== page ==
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The Seismic Upgrade of Bay Division Pipelines
A Critical Upgrade Beneath A Highway
Innovative sliplining approach
While Mission Blvd., a surface-level street, can be re-aligned in order to work on the complex construction work at Trace B, I-680 cannot be re-aligned or closed to work on Trace A. Thankfully, Caltrans installed a 114-inch diameter, 350-foot segment of corrugated metal pipe (CMP) next to BDPL Nos. 3 & 4 when the highway was constructed in 1969, based on speculation that an additional water line may be needed in the future. In 2013, a new 78-inch diameter BDPL No. 3 pipe was welded and then sliplined into the CMP using a wheel and rail system.
For the parallel BDPL No. 4 pipe beneath the I-680, 400-feet of new 80-inch diameter pipe has recently been installed inside the existing 96-inch pipeline. The designer of record, URS Corp., specified a novel strategy for the sliplining of BDPL No. 4. Workers attached sheets of PTFE (polytetrafluoroethylene) to the bottom of the inside of the existing pipe and the bottom of the outside of the new pipe. PTFE’s low coefficient of friction allowed the pipe to be slipped into place without using rollers or damaging the pipe coating. The PTFE serves a dual purpose in addition to being used for sliplining. Since the annular space was not filled in, the PTFE will allow the new pipe to move more freely within the existing pipe during a seismic event.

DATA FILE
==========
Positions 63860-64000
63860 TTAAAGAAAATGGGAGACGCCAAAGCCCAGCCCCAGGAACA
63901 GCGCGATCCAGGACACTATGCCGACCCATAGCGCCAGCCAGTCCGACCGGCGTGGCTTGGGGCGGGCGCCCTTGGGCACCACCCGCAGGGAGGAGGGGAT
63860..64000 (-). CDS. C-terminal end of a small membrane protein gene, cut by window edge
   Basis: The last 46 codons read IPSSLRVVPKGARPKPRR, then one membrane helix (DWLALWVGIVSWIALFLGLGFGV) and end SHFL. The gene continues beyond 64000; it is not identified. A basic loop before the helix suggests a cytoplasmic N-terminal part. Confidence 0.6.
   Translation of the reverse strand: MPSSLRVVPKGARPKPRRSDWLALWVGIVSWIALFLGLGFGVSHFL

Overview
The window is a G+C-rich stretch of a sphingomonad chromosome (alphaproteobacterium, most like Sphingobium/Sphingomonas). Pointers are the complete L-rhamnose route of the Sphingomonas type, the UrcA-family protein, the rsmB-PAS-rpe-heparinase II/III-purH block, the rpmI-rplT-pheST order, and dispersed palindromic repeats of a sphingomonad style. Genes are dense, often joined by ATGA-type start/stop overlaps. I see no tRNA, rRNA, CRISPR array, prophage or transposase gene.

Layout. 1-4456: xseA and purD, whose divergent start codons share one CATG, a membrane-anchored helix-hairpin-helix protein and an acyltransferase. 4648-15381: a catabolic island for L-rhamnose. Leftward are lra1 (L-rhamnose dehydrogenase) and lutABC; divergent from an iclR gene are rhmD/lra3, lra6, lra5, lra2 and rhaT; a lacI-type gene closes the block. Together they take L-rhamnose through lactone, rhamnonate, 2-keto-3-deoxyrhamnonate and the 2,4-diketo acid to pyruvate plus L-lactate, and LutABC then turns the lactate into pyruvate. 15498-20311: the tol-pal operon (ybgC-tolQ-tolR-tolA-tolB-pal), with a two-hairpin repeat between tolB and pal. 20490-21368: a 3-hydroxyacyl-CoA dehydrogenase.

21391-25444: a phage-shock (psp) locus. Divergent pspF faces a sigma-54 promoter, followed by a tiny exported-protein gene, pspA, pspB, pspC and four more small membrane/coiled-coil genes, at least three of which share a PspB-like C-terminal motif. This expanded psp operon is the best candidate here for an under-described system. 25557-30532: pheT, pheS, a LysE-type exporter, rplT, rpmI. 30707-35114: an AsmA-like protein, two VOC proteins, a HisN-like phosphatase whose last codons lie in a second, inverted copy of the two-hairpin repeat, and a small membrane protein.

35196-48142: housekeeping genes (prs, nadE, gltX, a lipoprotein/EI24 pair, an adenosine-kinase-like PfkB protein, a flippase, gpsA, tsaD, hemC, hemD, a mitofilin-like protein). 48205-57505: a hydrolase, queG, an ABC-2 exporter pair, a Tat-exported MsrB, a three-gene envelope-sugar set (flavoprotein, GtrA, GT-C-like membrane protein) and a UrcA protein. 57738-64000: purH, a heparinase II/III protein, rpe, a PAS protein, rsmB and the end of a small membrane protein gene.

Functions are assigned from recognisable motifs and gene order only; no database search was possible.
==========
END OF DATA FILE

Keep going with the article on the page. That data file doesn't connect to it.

Although the team did not identify any precedent on record for this technique, Steve P. Rados completed the sliplining without any issues and maintained a schedule of one 25-foot pipe segment per day. The existing pipe’s profile had minor inconsistencies, so prior to the start of slipline work the existing pipe was re-profiled with shotcrete that continued into the slipline pit. The new consistent profile on the existing pipe allowed for smoother welding fit up and eliminated any curbs or bumps the new pipe might have encountered while being pushed through the existing pipe.